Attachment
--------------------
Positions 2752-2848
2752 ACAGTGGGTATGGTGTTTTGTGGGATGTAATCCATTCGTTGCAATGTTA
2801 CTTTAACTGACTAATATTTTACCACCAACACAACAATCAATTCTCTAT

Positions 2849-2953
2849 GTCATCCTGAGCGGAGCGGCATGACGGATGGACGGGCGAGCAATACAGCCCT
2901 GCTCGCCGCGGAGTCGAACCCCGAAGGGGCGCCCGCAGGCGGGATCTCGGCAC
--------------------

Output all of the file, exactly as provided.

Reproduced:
Positions 2752-2848
2752 ACAGTGGGTATGGTGTTTTGTGGGATGTAATCCATTCGTTGCAATGTTA
2801 CTTTAACTGACTAATATTTTACCACCAACACAACAATCAATTCTCTAT

Positions 2849-2953
2849 GTCATCCTGAGCGGAGCGGCATGACGGATGGACGGGCGAGCAATACAGCCCT
2901 GCTCGCCGCGGAGTCGAACCCCGAAGGGGCGCCCGCAGGCGGGATCTCGGCAC